History & Mission

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In 1977, Donna Gerstenberger, the first Editor of The Seattle Review and then Chairperson of the English Department at the University of Washington, founded The Seattle Review as a gesture of faith: in writers, in readers, and in the role a “reasonable and productive” literary journal might play in bringing them together. She envisioned a national publication that would honor fiction and poetry equally.

Seattle, then as now, was a center of excellence in the literary arts. Gerstenberger turned to Charles Johnson as the first Fiction Editor and Nelson Bentley as the first Poetry Editor. William Matthews contributed the journal’s unassuming hyponym. Early issues of The Seattle Review published work by luminaries Denise Levertov, Tess Gallagher, William Stafford, and David Wagoner.

From 1995 to 2006, Colleen J. McElroy stewarded The Seattle Review, first as Poetry Editor, then as Editor-in-Chief, as The Seattle Review grew into a handsome, full-color, biannual journal with an international selection of poetry, fiction, and nonfiction. Some of the writers published during her stewardship of The Seattle Review were Sharon Olds, Diane Wakoski, Al Young, Carolyn Kizer, Marilyn Hacker, Yusef Komunyakaa, and Grace Paley.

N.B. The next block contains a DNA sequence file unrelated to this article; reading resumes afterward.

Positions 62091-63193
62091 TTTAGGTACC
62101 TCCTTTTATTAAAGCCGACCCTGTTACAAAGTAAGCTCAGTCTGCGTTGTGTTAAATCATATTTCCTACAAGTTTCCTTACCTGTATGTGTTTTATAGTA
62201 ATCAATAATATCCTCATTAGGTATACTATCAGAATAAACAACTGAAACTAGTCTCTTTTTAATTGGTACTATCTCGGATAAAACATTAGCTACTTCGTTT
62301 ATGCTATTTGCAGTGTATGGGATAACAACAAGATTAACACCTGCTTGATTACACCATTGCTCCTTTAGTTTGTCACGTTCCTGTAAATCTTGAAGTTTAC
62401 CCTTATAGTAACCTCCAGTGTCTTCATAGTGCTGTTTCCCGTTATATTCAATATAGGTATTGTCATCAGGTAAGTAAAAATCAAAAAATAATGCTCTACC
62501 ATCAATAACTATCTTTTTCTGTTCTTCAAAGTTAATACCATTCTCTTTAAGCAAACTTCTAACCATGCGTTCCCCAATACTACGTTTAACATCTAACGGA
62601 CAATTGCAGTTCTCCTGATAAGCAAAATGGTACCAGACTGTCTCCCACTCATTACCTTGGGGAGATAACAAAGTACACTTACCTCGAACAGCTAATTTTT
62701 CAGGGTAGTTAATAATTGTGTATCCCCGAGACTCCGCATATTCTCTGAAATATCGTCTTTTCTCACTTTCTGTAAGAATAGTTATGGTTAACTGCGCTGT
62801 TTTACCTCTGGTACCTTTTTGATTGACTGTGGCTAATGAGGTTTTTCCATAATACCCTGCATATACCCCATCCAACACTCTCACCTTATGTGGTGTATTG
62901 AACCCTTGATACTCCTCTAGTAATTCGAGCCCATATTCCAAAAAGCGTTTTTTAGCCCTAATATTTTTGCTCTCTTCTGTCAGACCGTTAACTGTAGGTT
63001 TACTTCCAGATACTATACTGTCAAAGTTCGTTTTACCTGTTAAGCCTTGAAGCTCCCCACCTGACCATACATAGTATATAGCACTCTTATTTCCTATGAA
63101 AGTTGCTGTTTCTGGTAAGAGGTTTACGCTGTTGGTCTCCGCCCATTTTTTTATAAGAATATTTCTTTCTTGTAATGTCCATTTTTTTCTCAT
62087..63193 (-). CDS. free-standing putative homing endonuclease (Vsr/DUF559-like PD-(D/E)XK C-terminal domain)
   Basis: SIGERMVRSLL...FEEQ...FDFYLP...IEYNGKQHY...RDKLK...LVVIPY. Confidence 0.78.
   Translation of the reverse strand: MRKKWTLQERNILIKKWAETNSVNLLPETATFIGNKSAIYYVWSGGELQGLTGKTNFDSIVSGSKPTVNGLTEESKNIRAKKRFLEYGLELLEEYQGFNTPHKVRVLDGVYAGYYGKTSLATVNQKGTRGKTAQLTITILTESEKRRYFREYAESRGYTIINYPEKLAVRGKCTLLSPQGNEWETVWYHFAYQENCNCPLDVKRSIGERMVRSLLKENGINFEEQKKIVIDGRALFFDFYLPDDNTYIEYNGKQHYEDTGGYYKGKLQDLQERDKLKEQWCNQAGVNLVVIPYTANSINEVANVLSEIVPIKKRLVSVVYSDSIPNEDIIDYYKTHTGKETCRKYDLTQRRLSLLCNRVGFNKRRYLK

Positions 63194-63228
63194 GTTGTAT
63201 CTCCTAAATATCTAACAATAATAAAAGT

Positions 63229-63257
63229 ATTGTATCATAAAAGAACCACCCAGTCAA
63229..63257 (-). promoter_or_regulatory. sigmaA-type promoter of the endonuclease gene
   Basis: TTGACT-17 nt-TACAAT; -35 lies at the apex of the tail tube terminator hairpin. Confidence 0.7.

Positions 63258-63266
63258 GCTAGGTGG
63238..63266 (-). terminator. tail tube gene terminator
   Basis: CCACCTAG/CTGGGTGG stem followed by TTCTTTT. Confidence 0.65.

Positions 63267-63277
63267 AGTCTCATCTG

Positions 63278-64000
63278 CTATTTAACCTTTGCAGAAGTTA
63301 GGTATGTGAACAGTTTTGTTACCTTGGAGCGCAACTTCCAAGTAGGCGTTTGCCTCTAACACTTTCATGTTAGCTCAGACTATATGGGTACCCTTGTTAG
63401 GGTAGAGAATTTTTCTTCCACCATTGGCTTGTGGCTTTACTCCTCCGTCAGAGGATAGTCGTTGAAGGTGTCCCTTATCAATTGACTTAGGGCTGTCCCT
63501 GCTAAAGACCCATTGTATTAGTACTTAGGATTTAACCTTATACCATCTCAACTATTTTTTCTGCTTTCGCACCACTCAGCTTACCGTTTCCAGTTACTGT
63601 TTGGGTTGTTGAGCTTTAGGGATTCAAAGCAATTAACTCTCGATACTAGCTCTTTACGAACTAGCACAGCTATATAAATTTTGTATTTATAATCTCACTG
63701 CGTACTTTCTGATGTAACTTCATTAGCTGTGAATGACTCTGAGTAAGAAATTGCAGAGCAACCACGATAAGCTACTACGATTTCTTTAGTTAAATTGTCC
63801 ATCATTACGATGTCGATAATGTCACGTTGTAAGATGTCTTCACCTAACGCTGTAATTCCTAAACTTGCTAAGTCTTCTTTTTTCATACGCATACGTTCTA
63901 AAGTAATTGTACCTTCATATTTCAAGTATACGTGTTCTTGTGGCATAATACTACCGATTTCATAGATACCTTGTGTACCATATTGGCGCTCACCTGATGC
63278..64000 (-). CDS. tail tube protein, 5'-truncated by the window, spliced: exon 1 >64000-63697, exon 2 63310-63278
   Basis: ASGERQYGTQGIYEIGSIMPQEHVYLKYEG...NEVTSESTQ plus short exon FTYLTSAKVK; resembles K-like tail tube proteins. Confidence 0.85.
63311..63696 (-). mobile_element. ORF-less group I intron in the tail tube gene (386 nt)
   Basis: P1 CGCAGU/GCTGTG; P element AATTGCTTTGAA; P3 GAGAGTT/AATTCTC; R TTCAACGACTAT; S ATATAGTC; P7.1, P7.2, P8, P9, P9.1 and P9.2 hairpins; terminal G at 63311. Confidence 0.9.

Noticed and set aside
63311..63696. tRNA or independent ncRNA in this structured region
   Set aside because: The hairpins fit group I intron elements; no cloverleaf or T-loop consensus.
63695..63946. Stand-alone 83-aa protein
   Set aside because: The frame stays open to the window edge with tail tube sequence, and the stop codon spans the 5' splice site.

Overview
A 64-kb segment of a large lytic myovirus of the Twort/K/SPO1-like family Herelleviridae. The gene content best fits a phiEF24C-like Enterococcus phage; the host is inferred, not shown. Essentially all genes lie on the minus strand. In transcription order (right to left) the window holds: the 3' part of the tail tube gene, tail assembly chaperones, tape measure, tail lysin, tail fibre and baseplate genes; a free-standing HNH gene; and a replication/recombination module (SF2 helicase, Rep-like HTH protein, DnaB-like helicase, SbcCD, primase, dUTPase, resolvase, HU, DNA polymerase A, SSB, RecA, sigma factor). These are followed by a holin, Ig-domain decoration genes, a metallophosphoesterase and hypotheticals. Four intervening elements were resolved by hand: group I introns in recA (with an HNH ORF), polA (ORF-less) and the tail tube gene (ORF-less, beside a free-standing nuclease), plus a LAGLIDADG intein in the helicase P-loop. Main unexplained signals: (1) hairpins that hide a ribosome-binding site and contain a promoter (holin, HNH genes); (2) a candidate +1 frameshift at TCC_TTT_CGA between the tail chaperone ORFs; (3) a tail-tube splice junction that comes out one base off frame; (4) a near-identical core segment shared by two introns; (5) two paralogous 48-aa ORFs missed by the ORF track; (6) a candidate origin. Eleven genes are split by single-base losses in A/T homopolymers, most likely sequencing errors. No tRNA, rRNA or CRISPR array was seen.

In 2006, Andrew Feld assumed the role of Editor-in-Chief with the goal of increasing the journal’s national and international presence. With the Winter 2011 issue, he instituted the new “Long View” format, making The Seattle Review the only print journal wholly committed to the publication of longer works of poetry, novellas, and lyric essays. It is our belief that this new format offers a unique venue for the publication of significant and risk-taking works by both new and established writers.

Throughout our history and our growth, we have kept our faith in the common and uncommon word. We invite you to share that faith.